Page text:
No need to wait for holiday shopping

The holiday shopping season was once a game of retail chicken, as shoppers delayed buying in hopes that stores would drop prices the longer they held out.

Extremists even waited to buy until after Christmas, when retailers slashed prices on items nobody else wanted. But now the longer shoppers wait, the more likely they are to miss out.

This year, retailers are once again ratcheting up the holiday deals weeks before Christmas — a trend that began with fervor at the onset of the recession in 2008 — as they compete for budget-conscious shoppers and try to prevent too much leftover inventory at the end of the season. The early deals are more aggressive than ever, analysts said.

"This is one of the first years I've said it's probably good to buy early," said Jeff Green, a Phoenix-based retail consultant. "The week before Christmas, retailers will be out of some product."

The holiday period is important for retailers because they make a large part of the year's profits from shoppers who crowd stores to buy gifts for family and friends. The day after Thanksgiving, known as Black Friday, was traditionally the start of the holiday shopping season. But retailers have already begun offering the doorbuster deals typical of that day.

Walmart, for instance, began weekly deals on toys and other products last month. While many consumers were rushing to stores buying candy for Halloween, Sears used last weekend to begin "Black Friday Now" deals. Kmart and Best Buy began specials Friday. Toys R Us and Target have already introduced their toy catalogs with coupons. Target will also offer deals the week leading up to Black Friday.

"While we have offered guests the pre-Thanksgiving ads in years past, it is much more robust this year," said Jessica Carlson, a spokeswoman for Target. "We understand guests' shopping habits are changing, and we really try to provide guests what they want at great values when they want them."

While economists say the country is no longer in a recession, financial uncertainty and the high jobless rate are causing many people to continue to pinch pennies. Most are looking for sales and bargains, according to a recent survey by the National Retail Federation.

One bright spot for retailers is that consumers are expected to spend a little more this year, even if cautiously. Sales are expected to increase a moderate 2.3 percent to $447 billion, according to the National Retail Federation. While that growth remains slightly lower than the 10-year average holiday sales increase of 2.5 percent, it would be a marked improvement from last year's 0.4 percent increase and the 3.9 percent holiday sales decline retailers reported in 2008.

Early sales are a way for retailers to compete for the few dollars shoppers are willing to spend. They're also a way to appeal to those who don't like the mania of Black Friday shopping.

"It's very competitive out there," said Pat Donoho, president of the Maryland Retailers Association. "They're trying to drive traffic into their stores so they can get some sort of predictability on sales."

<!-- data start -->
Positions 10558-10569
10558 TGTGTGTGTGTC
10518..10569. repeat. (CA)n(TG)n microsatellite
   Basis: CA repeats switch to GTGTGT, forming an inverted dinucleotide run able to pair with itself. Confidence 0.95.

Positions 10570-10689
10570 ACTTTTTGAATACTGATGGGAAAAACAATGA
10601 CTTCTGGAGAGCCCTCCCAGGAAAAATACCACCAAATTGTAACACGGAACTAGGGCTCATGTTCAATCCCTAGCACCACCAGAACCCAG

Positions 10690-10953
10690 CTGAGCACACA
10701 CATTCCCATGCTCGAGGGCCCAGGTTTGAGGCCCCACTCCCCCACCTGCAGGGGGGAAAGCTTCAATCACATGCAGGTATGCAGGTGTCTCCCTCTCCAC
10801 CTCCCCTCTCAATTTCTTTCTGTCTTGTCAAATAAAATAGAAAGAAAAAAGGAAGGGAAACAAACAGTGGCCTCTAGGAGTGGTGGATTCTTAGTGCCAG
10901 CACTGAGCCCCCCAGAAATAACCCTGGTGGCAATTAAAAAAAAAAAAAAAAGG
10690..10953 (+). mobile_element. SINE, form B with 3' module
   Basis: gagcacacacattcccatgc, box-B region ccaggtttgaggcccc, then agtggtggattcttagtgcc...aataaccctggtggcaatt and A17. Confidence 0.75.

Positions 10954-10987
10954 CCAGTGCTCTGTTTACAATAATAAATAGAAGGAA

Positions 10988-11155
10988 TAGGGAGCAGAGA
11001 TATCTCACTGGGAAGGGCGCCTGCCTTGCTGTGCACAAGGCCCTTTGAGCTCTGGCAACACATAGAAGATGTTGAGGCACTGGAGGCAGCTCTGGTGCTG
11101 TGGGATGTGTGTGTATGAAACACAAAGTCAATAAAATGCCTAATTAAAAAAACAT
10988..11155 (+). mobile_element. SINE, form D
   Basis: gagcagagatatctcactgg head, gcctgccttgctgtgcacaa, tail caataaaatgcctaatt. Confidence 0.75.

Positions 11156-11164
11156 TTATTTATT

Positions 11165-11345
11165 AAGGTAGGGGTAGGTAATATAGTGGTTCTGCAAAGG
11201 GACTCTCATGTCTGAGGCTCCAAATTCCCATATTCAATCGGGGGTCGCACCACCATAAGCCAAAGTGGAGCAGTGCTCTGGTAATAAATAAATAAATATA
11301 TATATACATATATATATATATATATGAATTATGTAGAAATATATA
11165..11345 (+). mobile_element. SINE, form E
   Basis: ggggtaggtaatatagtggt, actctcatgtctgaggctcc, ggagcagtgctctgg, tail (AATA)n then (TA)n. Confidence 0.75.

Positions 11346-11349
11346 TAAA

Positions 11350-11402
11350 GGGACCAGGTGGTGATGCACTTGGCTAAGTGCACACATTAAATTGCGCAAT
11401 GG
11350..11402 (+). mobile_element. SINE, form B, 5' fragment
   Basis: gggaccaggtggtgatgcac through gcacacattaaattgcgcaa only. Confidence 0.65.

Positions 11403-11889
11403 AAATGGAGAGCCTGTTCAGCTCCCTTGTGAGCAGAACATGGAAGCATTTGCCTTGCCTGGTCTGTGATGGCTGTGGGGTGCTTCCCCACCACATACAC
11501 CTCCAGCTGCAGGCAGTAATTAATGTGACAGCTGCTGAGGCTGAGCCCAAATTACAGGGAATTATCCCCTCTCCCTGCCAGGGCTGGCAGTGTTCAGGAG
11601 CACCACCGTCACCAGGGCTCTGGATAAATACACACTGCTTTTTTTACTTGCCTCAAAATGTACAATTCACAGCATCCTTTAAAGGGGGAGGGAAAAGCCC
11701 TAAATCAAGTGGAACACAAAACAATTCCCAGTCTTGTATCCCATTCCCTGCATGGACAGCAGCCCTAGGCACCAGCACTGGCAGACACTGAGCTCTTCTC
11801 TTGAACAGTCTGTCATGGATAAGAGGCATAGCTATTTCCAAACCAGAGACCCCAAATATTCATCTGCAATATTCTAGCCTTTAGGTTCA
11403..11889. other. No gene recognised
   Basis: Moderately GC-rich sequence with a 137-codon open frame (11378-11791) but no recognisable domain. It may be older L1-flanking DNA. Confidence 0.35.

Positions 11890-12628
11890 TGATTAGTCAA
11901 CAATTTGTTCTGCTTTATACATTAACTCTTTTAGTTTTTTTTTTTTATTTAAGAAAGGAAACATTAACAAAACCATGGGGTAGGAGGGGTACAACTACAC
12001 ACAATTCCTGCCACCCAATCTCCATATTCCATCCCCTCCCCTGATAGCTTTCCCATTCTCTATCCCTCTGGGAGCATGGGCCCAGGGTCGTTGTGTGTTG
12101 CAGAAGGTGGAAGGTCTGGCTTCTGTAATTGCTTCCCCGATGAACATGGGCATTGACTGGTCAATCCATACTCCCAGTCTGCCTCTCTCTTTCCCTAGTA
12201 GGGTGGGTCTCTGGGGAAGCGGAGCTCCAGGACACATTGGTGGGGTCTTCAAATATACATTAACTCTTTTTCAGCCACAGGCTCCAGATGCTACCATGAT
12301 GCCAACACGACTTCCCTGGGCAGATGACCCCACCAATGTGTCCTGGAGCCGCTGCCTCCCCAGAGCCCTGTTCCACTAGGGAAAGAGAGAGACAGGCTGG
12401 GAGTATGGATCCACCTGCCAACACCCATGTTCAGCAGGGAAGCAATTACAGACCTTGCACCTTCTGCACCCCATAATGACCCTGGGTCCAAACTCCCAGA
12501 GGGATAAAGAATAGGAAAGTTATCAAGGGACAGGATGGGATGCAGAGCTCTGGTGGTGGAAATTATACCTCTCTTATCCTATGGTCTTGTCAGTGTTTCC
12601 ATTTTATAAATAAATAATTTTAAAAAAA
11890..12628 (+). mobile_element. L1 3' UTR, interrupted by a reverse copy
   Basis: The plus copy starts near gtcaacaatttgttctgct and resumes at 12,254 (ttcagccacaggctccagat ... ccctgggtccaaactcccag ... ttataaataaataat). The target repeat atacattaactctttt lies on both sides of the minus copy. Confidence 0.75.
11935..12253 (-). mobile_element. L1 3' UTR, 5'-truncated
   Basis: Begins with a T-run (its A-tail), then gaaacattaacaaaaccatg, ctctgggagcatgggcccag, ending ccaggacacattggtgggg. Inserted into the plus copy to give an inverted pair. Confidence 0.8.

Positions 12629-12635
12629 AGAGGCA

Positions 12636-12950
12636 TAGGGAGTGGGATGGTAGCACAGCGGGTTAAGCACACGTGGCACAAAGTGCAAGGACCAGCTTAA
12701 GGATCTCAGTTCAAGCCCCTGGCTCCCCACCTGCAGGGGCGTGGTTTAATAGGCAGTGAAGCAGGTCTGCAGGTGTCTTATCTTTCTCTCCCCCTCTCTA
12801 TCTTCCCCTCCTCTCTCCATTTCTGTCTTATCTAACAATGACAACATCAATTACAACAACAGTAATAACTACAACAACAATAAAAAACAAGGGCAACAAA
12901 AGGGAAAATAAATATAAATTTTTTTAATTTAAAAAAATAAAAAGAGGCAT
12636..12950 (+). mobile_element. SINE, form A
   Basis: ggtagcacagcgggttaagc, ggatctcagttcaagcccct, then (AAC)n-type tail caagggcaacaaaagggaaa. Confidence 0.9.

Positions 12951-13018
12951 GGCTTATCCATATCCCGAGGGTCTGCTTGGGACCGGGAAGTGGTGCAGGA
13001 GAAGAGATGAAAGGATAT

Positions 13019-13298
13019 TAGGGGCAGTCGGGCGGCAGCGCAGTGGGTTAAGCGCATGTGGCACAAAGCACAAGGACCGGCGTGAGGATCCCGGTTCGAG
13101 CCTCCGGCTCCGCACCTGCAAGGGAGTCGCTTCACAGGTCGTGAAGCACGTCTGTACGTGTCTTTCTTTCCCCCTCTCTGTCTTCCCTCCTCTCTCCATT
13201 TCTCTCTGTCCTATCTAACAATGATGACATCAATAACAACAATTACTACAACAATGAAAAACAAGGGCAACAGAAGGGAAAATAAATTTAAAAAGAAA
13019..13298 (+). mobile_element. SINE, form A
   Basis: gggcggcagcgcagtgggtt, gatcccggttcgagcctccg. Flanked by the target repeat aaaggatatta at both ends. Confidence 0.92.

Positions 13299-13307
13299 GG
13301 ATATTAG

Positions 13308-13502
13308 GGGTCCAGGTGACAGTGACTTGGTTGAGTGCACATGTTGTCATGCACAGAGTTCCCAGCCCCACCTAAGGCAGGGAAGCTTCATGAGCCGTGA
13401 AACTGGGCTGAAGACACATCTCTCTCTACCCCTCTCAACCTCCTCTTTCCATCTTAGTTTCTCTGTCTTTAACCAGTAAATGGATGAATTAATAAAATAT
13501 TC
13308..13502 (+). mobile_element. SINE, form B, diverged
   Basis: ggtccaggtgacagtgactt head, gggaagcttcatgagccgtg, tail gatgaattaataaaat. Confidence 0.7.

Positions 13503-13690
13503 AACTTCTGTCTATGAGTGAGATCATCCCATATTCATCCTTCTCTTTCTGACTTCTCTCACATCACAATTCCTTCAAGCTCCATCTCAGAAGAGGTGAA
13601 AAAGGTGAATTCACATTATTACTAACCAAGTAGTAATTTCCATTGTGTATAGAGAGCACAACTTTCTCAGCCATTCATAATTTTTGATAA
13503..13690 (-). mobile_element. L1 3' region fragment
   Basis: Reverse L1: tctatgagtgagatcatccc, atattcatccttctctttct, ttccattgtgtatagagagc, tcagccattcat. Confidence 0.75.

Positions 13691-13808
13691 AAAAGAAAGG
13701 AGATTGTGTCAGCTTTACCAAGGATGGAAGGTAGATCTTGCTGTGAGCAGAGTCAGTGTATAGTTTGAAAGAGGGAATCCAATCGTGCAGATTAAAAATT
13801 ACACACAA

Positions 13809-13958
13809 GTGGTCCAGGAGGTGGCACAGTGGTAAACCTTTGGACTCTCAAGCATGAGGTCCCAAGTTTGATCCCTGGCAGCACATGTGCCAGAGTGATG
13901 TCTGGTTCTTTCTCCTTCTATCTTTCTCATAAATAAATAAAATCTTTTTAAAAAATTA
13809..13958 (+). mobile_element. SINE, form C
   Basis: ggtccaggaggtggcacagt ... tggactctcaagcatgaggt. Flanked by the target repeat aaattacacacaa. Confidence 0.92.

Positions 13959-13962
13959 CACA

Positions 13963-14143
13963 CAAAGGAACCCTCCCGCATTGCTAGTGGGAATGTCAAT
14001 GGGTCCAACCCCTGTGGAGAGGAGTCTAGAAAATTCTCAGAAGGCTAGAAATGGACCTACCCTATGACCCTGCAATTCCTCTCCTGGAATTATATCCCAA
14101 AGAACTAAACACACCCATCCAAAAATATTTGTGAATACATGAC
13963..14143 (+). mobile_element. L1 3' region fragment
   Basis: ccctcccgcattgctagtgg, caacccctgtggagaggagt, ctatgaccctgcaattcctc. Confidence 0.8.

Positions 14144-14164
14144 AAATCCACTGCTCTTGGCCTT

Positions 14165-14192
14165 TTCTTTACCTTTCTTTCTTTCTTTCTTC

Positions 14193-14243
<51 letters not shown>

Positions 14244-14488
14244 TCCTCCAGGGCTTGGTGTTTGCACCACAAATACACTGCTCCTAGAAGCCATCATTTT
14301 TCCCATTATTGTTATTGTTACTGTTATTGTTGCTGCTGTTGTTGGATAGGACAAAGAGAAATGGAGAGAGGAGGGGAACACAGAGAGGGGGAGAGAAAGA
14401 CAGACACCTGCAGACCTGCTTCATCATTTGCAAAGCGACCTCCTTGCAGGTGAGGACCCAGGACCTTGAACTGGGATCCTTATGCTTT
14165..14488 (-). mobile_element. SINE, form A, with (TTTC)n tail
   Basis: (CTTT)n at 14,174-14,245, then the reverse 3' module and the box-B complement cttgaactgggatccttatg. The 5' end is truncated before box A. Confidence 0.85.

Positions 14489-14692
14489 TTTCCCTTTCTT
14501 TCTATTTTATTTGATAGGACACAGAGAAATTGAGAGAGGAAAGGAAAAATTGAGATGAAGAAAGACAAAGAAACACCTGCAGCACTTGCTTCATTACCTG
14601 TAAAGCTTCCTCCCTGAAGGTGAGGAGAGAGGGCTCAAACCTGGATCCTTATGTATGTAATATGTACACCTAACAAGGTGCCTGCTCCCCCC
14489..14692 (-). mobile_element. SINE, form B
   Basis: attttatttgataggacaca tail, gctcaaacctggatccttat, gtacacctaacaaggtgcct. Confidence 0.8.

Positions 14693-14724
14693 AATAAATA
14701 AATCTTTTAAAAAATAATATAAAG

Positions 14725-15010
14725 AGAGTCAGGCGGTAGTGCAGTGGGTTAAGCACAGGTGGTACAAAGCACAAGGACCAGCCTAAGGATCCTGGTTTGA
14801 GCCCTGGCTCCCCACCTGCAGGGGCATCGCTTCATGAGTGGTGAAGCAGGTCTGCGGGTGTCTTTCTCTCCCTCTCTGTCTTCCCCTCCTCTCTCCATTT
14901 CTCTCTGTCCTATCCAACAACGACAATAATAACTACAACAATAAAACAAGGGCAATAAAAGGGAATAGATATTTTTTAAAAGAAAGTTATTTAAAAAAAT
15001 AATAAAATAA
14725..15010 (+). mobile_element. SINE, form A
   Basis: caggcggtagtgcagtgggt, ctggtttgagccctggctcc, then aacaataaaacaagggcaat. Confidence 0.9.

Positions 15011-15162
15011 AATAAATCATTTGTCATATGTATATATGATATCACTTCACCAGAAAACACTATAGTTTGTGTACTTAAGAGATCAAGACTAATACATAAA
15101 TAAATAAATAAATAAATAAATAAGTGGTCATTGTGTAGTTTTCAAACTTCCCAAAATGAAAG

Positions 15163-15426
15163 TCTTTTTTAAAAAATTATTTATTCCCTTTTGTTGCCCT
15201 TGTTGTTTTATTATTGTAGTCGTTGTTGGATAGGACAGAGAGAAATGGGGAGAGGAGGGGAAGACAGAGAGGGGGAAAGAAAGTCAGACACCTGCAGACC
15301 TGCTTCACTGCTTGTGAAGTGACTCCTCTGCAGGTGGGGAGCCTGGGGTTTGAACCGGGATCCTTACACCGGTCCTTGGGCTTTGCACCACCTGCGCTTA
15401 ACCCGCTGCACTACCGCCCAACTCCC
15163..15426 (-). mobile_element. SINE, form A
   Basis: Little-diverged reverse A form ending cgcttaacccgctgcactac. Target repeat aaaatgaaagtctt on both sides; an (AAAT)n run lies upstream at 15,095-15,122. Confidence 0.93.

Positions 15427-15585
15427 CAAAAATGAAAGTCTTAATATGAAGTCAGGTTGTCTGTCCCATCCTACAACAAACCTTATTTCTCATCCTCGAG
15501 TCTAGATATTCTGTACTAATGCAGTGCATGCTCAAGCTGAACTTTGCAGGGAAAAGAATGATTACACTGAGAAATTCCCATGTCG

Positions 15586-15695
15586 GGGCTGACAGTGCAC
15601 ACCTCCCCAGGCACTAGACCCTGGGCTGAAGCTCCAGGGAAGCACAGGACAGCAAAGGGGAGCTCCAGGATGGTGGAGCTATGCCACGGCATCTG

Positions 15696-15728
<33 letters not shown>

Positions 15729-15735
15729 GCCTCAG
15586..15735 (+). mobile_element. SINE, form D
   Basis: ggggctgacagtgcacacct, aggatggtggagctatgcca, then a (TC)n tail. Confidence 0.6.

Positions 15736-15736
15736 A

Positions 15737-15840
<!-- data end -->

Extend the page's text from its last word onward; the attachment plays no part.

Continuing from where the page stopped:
Scott Tavegia, chief operating manager for Best Buy in Towson, said there is a balancing act to deciding when to start holiday sales. The electronics retailer didn't want to start too soon — say, at Halloween — and cause consumer burnout.

But the store did start Friday with holiday sales on laptops, Blu-ray disc players and a Sony PSP. The retailer will offer specials throughout the season, including the week of Thanksgiving, for those who don't want to brave the crowds and lines on Black Friday.

"As a retailer, you always have to look at market trends," Tavegia said. "You have to look at how you can win the holidays."

Retailers are offering perks besides bargains that will attract shoppers. Toys R Us introduced a Christmas Savers Club over the summer that allows shoppers to set aside money on a store card toward purchases. Sears has extended layaway from eight weeks to 12 weeks on many items to lure budget-conscious shoppers.

"When the economy turned, layaway was very important for people to be able to afford a holiday," said Tom Aiello, a spokesman for Sears and Kmart. "As people started to shop early, the feedback was they wanted more doorbuster deals. They were saying, 'Don't make us wait until Thanksgiving, because we're trying to budget.'"

Jeff and Liang Brown visited Sears recently to "window" shop for holiday gifts for each other. Jeff Brown was trying out treadmills that he expects his wife will buy him. The early sales won't necessarily entice them to buy earlier, but the couple said they wouldn't turn down an exceptionally good price.

"I shop every weekend, so I'm always looking for deals," Liang Brown said.

Karen Griffey lost her job three years ago and is now unemployed and working toward her GED. The 46-year-old, who lives in Columbia, said any early sales that can help her budget her money would be helpful this holiday season. She said she will do just about all her shopping at Sears because it has layaway and lots of sales. Last week, she put a scooter on layaway for her 10-year-old son.

Janet Blankenship, 48, shops early every year, so she likes that the deals are also being offered earlier. The cook for a day care center buys gifts for 16 grandchildren.

"No Black Friday for me," Blankenship said while looking at toys in Sears at the Mall in Columbia recently. "I always look for sales before that."

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